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Greece's Tsipras has a message for the new prime minister: Take advantage of what we did

Former Greek Prime Minister Alexis Tsipras believes it's time for a more flexible economic policy in the country and has told his main political rival to make good use of what he achieved over the last four years.

Tsipras, who was elected as prime minister back in 2015 on an anti-austerity platform, oversaw the third, and last, bailout program that the embattled Greek economy received. He put forward hundreds of measures at the demand of creditors, which aimed at cutting red tape and increasing labor market flexibility, among other policy areas. However, Tsipras' premiership ended in July, after a snap election gave an outright majority to the conservative leader Kyriakos Mitsotakis.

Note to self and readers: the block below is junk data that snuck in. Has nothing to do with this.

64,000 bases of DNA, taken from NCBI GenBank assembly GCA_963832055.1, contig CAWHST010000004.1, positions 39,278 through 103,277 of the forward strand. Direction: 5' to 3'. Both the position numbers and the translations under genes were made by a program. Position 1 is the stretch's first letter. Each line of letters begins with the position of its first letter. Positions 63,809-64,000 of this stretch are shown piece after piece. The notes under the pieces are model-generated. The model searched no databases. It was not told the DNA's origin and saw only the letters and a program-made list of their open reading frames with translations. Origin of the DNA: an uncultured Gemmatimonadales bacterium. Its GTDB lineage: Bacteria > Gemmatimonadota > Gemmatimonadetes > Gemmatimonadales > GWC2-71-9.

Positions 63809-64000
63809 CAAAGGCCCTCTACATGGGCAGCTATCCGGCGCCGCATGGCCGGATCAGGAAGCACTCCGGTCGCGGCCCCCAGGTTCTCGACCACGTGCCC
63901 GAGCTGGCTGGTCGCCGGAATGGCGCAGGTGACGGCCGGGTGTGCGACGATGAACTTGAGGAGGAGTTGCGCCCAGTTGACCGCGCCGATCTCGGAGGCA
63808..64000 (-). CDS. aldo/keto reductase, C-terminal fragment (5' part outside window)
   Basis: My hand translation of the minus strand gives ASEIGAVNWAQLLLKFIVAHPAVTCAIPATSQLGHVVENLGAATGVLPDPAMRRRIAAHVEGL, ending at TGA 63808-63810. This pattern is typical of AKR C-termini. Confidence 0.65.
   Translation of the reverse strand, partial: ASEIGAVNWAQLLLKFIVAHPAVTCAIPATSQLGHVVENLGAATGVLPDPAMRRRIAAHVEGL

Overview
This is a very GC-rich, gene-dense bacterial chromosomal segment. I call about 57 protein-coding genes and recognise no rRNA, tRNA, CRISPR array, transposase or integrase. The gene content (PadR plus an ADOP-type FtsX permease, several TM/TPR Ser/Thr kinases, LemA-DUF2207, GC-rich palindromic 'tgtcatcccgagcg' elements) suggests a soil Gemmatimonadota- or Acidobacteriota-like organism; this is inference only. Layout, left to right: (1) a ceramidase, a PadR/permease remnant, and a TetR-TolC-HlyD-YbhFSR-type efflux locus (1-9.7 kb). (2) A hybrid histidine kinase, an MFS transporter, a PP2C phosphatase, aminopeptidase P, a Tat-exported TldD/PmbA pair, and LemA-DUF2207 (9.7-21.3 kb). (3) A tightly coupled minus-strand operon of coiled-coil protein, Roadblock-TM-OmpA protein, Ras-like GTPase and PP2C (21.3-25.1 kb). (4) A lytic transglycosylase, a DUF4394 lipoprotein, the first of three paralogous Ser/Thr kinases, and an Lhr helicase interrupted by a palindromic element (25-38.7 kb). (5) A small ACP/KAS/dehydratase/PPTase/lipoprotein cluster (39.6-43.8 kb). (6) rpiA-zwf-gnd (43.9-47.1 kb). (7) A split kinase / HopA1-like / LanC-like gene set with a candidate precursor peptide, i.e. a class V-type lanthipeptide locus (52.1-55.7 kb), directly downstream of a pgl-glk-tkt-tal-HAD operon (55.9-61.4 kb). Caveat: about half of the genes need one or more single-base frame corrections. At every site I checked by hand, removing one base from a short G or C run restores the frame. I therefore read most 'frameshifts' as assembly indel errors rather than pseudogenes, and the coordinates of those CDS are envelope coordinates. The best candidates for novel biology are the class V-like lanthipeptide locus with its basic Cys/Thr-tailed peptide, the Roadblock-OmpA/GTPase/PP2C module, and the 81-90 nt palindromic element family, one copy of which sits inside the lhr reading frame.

"(Mitsotakis) has to work and to move forward in order to take advantage of what we did in the last four-and-a-half years," Tsipras, leader of the Syriza party, told CNBC's Steve Sedgwick at the Ambrosetti Forum, Italy, at the weekend.

After a decade of financial difficulties, three bailout programs and billions of funds borrowed, Greece returned to growth in 2017. However, Athens only ended its last bailout in August of 2018.

"The most important (thing) he has to do is to try to have a better future for the country with a more flexible policy, especially in relation with the primary surpluses," Tsipras added.

Greece committed to deliver a primary budget surplus with its creditors (this is when a government has higher revenues compared to its spending) of 3.5% until 2022. However, the opposition, as well as the current conservative government, believe that could be too demanding. A lower primary budget surplus target would give more policy leeway for the current government. Speaking to CNBC earlier this year, Mitsotakis said that it was also his intention to ask international creditors to lower Greece's fiscal targets.

Speaking at the weekend, Tsipras added: "I have declared if (Mitsotakis) wants to have an ally in order to fight for better results for the people, I will be there." But he added that if he retracts the work that Greece has already done with the EU, "I will be on the opposite side."